wifi router

Millions of homes could be using outdated router software vulnerable to hackers

Image credit: dt

Millions of internet users in the UK could be at risk of hacking attacks due to using outdated routers running on software with security flaws, a Which? investigation has found.

The organisation found that old equipment provided by some of the largest internet service providers (ISPs), including EE, Sky, TalkTalk, Virgin Media and Vodafone, could be putting users at risk of cyber attacks. This includes the ability for hackers to spy on what they are browsing online or even directing them to malicious websites used by scammers.

Compromised routers can also be enrolled in botnets by hackers and used to carry out DDoS attacks on internet services.

The investigation covered 13 old router models and found that nine of them had flaws that would likely see them fail to meet requirements proposed in upcoming government laws to tackle the security of connected devices. The legislation is not yet in force and so the ISPs aren’t currently breaking any laws or regulations.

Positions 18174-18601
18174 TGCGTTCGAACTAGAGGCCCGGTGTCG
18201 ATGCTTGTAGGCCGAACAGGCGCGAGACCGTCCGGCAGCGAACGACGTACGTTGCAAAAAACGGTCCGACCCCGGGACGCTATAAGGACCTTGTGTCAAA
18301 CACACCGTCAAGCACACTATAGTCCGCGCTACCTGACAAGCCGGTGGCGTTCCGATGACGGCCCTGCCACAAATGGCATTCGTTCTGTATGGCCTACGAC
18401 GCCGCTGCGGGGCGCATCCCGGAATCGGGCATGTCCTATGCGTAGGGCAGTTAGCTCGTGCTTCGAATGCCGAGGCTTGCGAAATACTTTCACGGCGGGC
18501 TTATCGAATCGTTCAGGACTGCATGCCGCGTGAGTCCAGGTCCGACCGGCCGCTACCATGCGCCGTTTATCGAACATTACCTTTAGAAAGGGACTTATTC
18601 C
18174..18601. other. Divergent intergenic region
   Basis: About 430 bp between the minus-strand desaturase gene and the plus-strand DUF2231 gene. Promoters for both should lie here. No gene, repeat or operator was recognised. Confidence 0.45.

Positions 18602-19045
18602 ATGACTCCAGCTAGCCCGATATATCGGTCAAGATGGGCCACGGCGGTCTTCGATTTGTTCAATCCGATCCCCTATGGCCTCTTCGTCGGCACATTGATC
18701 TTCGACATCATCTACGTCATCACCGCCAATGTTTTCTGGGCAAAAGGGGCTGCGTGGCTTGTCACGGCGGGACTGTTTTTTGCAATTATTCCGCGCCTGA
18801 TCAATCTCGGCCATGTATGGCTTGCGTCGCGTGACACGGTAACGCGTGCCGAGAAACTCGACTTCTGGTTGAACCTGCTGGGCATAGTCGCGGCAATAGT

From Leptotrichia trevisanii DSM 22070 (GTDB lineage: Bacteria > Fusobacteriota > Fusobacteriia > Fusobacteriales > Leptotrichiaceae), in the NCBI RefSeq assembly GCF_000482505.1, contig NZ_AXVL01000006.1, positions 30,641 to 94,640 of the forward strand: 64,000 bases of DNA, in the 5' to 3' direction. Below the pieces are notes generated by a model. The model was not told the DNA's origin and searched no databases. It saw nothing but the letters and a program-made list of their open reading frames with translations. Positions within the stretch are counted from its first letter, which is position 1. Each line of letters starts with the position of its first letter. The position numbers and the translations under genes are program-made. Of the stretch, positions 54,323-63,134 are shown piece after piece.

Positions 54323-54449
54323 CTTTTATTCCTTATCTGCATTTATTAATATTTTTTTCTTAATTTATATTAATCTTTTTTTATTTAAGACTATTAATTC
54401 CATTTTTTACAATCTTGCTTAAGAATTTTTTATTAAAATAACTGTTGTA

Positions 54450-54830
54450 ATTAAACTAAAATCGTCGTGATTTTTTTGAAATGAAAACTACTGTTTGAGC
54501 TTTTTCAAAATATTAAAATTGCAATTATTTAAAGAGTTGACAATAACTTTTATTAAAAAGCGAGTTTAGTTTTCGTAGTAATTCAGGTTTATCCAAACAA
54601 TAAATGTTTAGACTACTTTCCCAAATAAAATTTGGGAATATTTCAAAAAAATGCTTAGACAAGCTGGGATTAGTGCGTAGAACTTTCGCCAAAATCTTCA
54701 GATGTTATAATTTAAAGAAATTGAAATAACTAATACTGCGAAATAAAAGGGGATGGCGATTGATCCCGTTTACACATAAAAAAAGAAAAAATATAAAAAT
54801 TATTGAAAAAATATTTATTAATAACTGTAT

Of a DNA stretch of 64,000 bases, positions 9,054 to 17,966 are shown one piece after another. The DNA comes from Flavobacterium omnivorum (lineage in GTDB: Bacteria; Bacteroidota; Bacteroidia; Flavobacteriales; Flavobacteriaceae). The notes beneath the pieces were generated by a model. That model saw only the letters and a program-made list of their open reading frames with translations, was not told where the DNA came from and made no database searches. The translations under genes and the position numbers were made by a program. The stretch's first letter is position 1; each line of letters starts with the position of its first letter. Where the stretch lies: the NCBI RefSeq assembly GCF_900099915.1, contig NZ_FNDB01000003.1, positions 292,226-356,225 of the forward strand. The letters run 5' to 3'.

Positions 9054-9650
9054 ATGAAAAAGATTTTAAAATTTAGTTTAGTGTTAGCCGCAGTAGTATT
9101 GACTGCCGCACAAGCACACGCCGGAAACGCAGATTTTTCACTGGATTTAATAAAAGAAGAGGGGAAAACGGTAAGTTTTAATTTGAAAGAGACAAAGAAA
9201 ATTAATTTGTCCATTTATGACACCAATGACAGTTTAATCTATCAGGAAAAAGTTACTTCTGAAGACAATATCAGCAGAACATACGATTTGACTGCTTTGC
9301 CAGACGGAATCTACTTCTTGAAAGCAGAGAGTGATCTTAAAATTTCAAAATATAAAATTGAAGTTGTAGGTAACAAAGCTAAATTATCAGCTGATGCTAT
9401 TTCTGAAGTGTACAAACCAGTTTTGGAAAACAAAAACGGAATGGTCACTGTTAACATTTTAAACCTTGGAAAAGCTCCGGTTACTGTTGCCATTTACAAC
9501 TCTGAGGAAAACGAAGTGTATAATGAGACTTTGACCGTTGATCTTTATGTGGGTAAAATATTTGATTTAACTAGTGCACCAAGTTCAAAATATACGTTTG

Which? said the security risks could potentially affect around 7.5 million people, based on the number of respondents who said they were using the older router models.

Around six million people within this group of users could be using a router that has not been updated since 2018 or earlier.

Problems uncovered include weak default passwords, which could allow a cyber criminal to hack the router and access it remotely, a lack of security firmware updates, and a local network vulnerability issue with the EE Brightbox 2 that could give a hacker full control of the device.

The survey of 6,026 UK adults also suggested that 2.4 million users haven’t had a router upgrade in the last five years.

Aside from Virgin Media, none of the ISPs Which? contacted about the issue gave a clear indication of the number of customers using their old routers.

Virgin said that it did not recognise or accept the findings of the Which? research and that nine in 10 of its customers are using the latest Hub 3 or Hub 4 routers.

Which? Computing editor Kate Bevan said: “Given our increased reliance on our internet connections during the pandemic, it is worrying that so many people are still using out-of-date routers that could be exploited by criminals.

“Internet service providers should be much clearer about how many customers are using outdated routers and encourage people to upgrade devices that pose security risks.

“Proposed new government laws to tackle devices with poor security can’t come soon enough – and must be backed by strong enforcement.”

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